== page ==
• Later this morning, The Rap Sheet will post a new entry in the Web-wide “forgotten books” series. But this Friday has already brought many such recommendations. Herewith, some of the crime- and thriller-related works: The Deadly Truth, by Helen McCloy; Silent and the Dead, by George Harmon Coxe; A Caribbean Mystery, by Agatha Christie; Les Magiciennes, by Pierre Boileau and Thomas Narcejac; Raven Black, by Ann Cleeves; Veronica’s Room, by Ira Levin; A Time for Pirates, by Gavin Black; and The Janson Directive, by Robert Ludlum. Click here for a list of all of today’s participating bloggers.
• The recent 50th anniversary of the debut of the very first James Bond film, Dr. No, coupled with the imminent release of Skyfall, has certainly focused new attention on Agent 007. Not only the movies, but also the books. I recently put together a selection of Dr. No covers, but the blog Retronaut weighs in with its look at a wider assortment of Bond novel fronts from 1950 to 1975.
• And with only a few more days to go before Skyfall’s London premiere, another new trailer for the picture has surfaced.
• Wow! This is incredible. Ninety-five-year old Maryland resident Samuel J. Seymour,
who witnessed John Wilkes Booth flee Ford’s Theatre after shooting President Abraham Lincoln in 1865, appears on the CBS-TV quiz show I’ve Got a Secret in 1956.
• There’s part of me that’s sorry to see the disappearance of Newsweek as a print publication. But really, that almost 80-year-old weekly news magazine seemed doomed ever since The Washington Post Company sold it in 2010, and it has recently been all over the map as far as maintaining an individual identity. Editor Tina Brown (formerly of The New Yorker) has announced that Newsweek will cease to be printed with the December 31, 2012, issue. After that, it will become an all-digital publication retitled Newsweek Global. The Huffington Post’s Howard Fineman, who worked for Newsweek from 1980 to 2010, ruminates on the mag’s electronic transition here.
• Master escapologist Harry Houdini performed in Seattle, Washington, 97 years ago this week. It’s only too bad that I was neither alive nor residing in this city at the time. I would most certainly have nabbed a ticket to one of his shows!
• After an eight-month search, Kate Griffin has been named as England’s “newest, hottest” crime-fiction writer. The 49-year-old resident of St. Albans, Hertfordshire, was chosen through a competition sponsored by the UK’s Stylist magazine and publisher Faber and Faber. Each contestant (364
of them!) produced up to 6,000 words of a new crime novel featuring a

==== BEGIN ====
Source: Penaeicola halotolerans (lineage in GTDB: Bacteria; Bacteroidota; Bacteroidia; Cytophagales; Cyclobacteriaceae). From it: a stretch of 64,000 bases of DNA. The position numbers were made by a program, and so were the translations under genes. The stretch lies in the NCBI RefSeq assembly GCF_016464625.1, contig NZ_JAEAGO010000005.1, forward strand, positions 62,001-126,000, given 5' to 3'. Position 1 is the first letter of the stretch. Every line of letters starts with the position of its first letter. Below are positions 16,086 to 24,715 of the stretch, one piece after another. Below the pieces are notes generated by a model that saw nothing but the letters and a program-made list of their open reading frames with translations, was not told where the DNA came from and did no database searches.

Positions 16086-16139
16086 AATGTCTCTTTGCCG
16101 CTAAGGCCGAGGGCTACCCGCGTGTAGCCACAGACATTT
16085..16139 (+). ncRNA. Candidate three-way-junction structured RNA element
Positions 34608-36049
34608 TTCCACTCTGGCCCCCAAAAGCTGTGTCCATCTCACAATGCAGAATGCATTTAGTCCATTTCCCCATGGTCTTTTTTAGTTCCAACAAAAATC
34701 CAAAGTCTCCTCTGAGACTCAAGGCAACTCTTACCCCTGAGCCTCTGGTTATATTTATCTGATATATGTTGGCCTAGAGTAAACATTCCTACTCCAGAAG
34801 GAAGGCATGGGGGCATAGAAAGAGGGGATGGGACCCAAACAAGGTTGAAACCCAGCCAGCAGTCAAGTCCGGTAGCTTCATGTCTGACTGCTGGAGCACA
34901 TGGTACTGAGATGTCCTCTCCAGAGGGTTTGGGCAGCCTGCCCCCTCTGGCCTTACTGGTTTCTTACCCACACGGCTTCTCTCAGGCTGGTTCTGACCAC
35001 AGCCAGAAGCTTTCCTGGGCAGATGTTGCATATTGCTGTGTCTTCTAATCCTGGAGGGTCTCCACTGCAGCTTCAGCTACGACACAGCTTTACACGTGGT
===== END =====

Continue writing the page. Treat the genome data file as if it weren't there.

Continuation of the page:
female protagonist. You can read an excerpt from Griffin’s yet-to-be-published book, Kitty Peck and the Music Hall Murders, here.
• Hungarian-American film director Frank Darabont, the creator of AMC-TV’s The Walking Dead, has reached an agreement with U.S. network TNT to produce an initial six episodes of a new period crime drama inspired by John Buntin’s 2009 non-fiction book, L.A. Noir: The Struggle for the Soul of America's Most
Seductive City. This series, “which focuses on the intense power struggle between the LAPD and the mob back in the 1940s and ’50s,” according to Flavorwire, will reunite Darabont with two Walking Dead stars, “Jon Bernthal (as its lead, an ex-Marine turned cop) and Jeffrey DeMunn (as the detective heading up the new mob squad). The ensemble cast also includes Heroes’ Milo Ventimiglia, playing a lawyer who has mob ties, and Justified’s Neal McDonough as Capt. William Parker of the LAPD, a man determined to fight the greed and corruption.” Hmm. It sounds like a show that’s right up my alley.
• Meanwhile, ABC-TV has another Los Angeles-set show in the works.
Titled The Defectives, it will focus on “a female internal affairs investigator, who is tasked with rebuilding the LAPD’s special detective unit after she spearheads the probe into a corruption scandal that ultimately brings the department to its knees,” reports Omnimystery News. “She assembles a team of misfit cops, each of whom brings to the table a unique set of talents.”
• Sometime Rap Sheet contributor Seamus Scanlon has a new guest post in the blog Book Reviews by Elizabeth A. White about “how growing up in Galway, Ireland, set the tone for the noir perspective that infuses his recently released short-story collection, As Close As You’ll Ever Be (Cairn Press).”
• And who first satirized Arthur Conan Doyle’s popular Sherlock Holmes stories?
Apparently it was Peter Pan author J.M. Barrie, whose 1891 story “My Evening with Sherlock” has been posted on Mystery Scene magazine’s Web site.